Editor's note: This report has been updated with the correct spelling of Marion Lill's name.
DETROIT — Marion Lill found out the hard way that a lot can change in 10 years, especially when you work — or used to work — in mechanical engineering.
The Canadian had taken a buyout from one of the Detroit 3 in late 2008 as she was expecting her second child but was itching to get back into the automotive industry. Despite applying for multiple positions, she struggled to convince would-be employers to look past her decade away from work.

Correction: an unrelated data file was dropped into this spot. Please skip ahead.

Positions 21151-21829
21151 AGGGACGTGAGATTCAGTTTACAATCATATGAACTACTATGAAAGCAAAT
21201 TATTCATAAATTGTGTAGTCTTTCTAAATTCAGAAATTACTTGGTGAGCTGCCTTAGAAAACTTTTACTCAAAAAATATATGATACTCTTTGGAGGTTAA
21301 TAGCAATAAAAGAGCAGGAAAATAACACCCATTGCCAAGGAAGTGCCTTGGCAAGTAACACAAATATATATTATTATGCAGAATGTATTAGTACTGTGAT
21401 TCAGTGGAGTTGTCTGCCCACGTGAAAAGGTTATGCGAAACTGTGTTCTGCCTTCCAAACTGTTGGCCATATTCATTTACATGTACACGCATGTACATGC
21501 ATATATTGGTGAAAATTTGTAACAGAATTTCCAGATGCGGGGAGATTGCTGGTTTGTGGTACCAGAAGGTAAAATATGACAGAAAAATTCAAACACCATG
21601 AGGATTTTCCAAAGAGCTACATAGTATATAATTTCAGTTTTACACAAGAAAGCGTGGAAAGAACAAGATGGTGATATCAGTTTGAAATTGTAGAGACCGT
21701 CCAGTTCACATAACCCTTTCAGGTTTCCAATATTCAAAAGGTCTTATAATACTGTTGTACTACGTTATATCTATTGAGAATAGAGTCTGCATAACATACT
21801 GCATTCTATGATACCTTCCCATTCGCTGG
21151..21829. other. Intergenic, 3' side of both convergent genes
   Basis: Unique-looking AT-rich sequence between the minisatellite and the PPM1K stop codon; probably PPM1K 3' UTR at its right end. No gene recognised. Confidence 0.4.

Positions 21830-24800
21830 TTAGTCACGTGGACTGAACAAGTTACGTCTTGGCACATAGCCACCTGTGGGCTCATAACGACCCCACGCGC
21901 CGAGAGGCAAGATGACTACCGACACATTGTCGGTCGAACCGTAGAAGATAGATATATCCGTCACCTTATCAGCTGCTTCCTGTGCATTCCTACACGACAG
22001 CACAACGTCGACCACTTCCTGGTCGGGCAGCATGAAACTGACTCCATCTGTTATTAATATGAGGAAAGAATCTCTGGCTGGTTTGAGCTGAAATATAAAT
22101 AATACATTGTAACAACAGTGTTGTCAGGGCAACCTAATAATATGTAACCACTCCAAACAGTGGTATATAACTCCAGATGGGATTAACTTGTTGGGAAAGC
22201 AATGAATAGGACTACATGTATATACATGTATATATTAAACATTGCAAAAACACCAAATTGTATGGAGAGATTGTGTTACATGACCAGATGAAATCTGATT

"I wasn't getting a lot of feedback or interest for positions I felt I was qualified for," said Lill, 45. "I think the gap in my resume was definitely a factor."
That's when she turned to a new initiative from Ford Motor Co. meant to help people re-enter the work force after lengthy breaks.
The automaker last fall launched the Ford Career Re-Entry Program, which offers six-month assignments in product development, information technology and manufacturing jobs.
It's available to workers who have been without a job for at least two years because of family developments, military deployments, moves or other life changes.
Last year, Ford accepted seven candidates into the program, and four of them received full-time jobs with the automaker after the program ended.